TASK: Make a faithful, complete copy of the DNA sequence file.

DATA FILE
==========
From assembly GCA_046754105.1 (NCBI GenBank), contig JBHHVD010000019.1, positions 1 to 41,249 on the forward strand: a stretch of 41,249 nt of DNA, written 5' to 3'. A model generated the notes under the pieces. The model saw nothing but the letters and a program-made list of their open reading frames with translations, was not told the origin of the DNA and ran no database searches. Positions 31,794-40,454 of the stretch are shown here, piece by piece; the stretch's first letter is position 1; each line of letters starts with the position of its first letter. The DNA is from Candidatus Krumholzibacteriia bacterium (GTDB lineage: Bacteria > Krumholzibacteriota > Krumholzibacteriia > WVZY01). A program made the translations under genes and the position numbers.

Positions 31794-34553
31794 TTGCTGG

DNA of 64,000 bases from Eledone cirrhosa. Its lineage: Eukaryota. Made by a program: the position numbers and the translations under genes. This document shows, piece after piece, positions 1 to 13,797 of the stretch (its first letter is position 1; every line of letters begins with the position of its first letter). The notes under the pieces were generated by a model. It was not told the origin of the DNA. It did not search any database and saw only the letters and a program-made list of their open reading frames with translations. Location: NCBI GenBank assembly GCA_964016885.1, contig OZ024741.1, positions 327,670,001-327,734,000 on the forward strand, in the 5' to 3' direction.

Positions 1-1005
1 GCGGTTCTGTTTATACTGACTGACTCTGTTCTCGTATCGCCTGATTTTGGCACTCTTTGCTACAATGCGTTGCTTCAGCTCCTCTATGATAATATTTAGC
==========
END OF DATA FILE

From assembly GCA_046754105.1 (NCBI GenBank), contig JBHHVD010000019.1, positions 1 to 41,249 on the forward strand: a stretch of 41,249 nt of DNA, written 5' to 3'. A model generated the notes under the pieces. The model saw nothing but the letters and a program-made list of their open reading frames with translations, was not told the origin of the DNA and ran no database searches. Positions 31,794-40,454 of the stretch are shown here, piece by piece; the stretch's first letter is position 1; each line of letters starts with the position of its first letter. The DNA is from Candidatus Krumholzibacteriia bacterium (GTDB lineage: Bacteria > Krumholzibacteriota > Krumholzibacteriia > WVZY01). A program made the translations under genes and the position numbers.

Positions 31794-34553
31794 TTGCTGG

DNA of 64,000 bases from Eledone cirrhosa. Its lineage: Eukaryota. Made by a program: the position numbers and the translations under genes. This document shows, piece after piece, positions 1 to 13,797 of the stretch (its first letter is position 1; every line of letters begins with the position of its first letter). The notes under the pieces were generated by a model. It was not told the origin of the DNA. It did not search any database and saw only the letters and a program-made list of their open reading frames with translations. Location: NCBI GenBank assembly GCA_964016885.1, contig OZ024741.1, positions 327,670,001-327,734,000 on the forward strand, in the 5' to 3' direction.

Positions 1-1005
1 GCGGTTCTGTTTATACTGACTGACTCTGTTCTCGTATCGCCTGATTTTGGCACTCTTTGCTACAATGCGTTGCTTCAGCTCCTCTATGATAATATTTAGC